Coinciding with the OFCOM complaint against the RT interview with myself, the network had been rated as a major competitor with the BBC. This is clearly a threat to imperialist-oriented corporate as well as state-sponsored news media. RT is said to have anywhere between 700 million and one billion viewers worldwide. Their audience is growing substantially within the U.S. and Western Europe. (http://stakeholders.ofcom.org.uk/binaries/enforcement/broadcast-bulletins/obb217/obb217.pdf)

Chairman Mao Tse-Tung of the Chinese Communist Party said many decades ago in an essay entitled “TO BE ATTACKED BY THE ENEMY IS NOT A BAD THING BUT A GOOD THING”, issued during the Third Anniversary of the Founding of the Chinese People’s Anti-Japanese Military and Political College on May 26, 1939, that “Some people attack the college; they are the country’s capitulationists and die-hards. This only goes to show that the college is a most revolutionary and progressive one, or otherwise they would not attack it. The vigorous attacks by the capitulationist die-hards testify to its revolutionary and progressive nature and add to its luster. It is a glorious military institute not only because the majority of the people support and praise it, but also because the capitulationists and die-hards strenuously attack and slander it.”

Mao continues saying “I hold that it is bad as far as we are concerned if a person, a political party, an army or a school is not attacked by the enemy, for in that case it would definitely mean that we have sunk to the level of the enemy. It is good if we are attacked by the enemy, since it proves that we have drawn a clear line of demarcation between the enemy and ourselves. It is still better if the enemy attacks us wildly and paints us as utterly black and without a single virtue; it demonstrates that we have not only drawn a clear line of demarcation between the enemy and ourselves but achieved a great deal in our work.” (Marxists.org)

Challenges in the Digital Age and the Problems of Mass Mobilization and Organization

This effort to create a “New Negro Press” so to speak is not limited to the efforts of this writer and fellow co-thinkers based in Detroit. There are numerous other online news agencies, blogs, social media groups, etc. who are conducting this work and gaining broader audiences.

Some of the most notable are Black Agenda Report, Black Commentator, Black America Web, Roots, Black Star, Black Women in Brazil, and a host of emerging sites that are too numerous to mention. This technology is transforming the collection, dissemination, analyses and utilization of news information and knowledge production.

However, as was pointed out in other panels and roundtables, the problems of overcoming corporate cooptation of tactics developed by social media and web activists are very much in evidence. Some of these new outlets have been won over by ruling class interests who see the profitability of alternative sources of news and information.

No one in this period could honestly deny that the utilization of websites and social media platforms have served as mechanism for the mobilization of mass sentiment and organizing. The Black Lives Matter Movement was jump-started as a hash tag. Demonstrations surrounding the acquittal of George Zimmerman in the shooting death of Trayvon Martin in 2013 illustrated this potential. This same assertion can be extended to the rebellions and mass protests when Michael Brown, 18, was gunned down by a white police officer in Ferguson, Missouri in August 2014.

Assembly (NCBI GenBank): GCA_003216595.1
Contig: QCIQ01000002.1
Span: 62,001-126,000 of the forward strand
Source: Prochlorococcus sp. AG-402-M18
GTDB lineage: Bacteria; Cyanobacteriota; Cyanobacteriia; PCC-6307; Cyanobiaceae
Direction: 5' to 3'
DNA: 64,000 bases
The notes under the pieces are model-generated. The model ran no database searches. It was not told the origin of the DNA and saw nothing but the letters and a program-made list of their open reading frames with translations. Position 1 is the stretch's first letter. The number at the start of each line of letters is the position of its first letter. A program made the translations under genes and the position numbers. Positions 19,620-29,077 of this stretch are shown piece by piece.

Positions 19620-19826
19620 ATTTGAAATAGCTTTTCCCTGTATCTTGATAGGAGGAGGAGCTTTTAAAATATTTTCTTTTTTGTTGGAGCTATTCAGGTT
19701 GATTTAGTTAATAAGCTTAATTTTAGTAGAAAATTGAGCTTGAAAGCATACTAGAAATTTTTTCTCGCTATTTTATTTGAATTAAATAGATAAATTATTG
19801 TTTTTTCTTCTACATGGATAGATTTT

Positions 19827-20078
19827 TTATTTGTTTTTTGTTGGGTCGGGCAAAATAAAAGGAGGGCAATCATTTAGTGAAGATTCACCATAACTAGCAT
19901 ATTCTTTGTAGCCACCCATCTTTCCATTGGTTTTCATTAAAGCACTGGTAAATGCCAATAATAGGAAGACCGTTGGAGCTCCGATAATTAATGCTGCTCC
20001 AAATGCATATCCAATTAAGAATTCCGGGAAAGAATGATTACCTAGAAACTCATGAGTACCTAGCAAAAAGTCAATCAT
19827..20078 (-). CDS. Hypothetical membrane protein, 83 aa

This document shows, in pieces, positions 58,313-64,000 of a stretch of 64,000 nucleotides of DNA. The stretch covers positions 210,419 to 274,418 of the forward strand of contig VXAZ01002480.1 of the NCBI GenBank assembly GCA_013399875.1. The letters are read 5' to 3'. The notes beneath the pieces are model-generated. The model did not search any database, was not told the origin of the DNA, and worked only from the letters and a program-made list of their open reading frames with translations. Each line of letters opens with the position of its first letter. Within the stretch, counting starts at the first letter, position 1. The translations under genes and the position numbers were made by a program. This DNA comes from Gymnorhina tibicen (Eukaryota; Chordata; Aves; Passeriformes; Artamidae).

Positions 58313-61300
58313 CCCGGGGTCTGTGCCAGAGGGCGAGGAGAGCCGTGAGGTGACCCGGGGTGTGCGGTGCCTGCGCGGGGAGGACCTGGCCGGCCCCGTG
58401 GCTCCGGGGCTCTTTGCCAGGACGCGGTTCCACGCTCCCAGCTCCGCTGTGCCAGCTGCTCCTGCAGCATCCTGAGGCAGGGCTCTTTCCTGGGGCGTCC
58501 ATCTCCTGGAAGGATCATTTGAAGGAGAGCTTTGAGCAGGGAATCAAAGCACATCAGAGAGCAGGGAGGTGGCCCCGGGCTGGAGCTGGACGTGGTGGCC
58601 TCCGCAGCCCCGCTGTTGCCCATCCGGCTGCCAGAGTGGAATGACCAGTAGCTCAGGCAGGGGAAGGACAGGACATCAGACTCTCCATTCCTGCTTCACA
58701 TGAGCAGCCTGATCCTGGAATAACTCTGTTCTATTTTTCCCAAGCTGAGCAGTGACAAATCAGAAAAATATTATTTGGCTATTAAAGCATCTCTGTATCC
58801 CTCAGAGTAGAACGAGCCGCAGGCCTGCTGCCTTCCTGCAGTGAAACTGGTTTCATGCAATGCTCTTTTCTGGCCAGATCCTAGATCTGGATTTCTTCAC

These manifestations and rebellions continued in Baltimore after the killing of Freddie Grey by the police. Most recently this summer there were outbreaks of demonstrations involving hundreds of thousands when Alton Sterling was killed in Baton Rouge, Louisiana and Philando Castile in Falcon Heights, Minnesota.

Last month the shootings at the hands of police guns sparked thousands to enter the streets in response to the violent deaths of Terence Crutcher in Tulsa, Oklahoma and Keith Lamont Scott and Justin Carr in Charlotte, North Carolina. Charlotte, often dubbed as the “Wall Street of the South” was shaken as a result of these demonstrations which lasted for over a week.

Nonetheless, the new technology does not create conditions for the dismissal of tried and tested technics of organizing and mobilizing. The need for one-on-one contacts, sit-down meetings, and the deliberate physical confrontation with adversaries within the corporate structures and the capitalist state are still required to make effective change and to conduct meaningful political education.

This is why the discipline of organization remains a necessity. In our view the intellectual and ideological methodology of Marxism cannot be severed from the Leninist view of revolutionary organization deriving from a clear understanding as it relates to the role of the capitalist state.

Management theorist Peter Drucker in his book of two decades ago, the Post-Capitalist Society, falsely claims that class divisions are on the wane due to the appearance of an “information age.” However, this “information age” since the 1990s has witnessed the elimination of millions of jobs, houses and housing complexes, an expanding militarization both internationally and domestically, a displacement of people not witnessed since the conclusion of World War II, the deepening of class differences within capitalist societies even in North America and the further impoverishment of the nationally oppressed, women and the working class as a whole.

Therefore, the acquisition of information and knowledge does not preclude the necessity of revolutionary social change. This task requires the direct intervention of people operating in an organized fashion with the capacity of disrupting the normal functioning of the exploitative system and the harnessing of this state and its transformation in the interests of the majority of people within society.

By Abayomi Azikiwe
Editor, Pan-African News Wire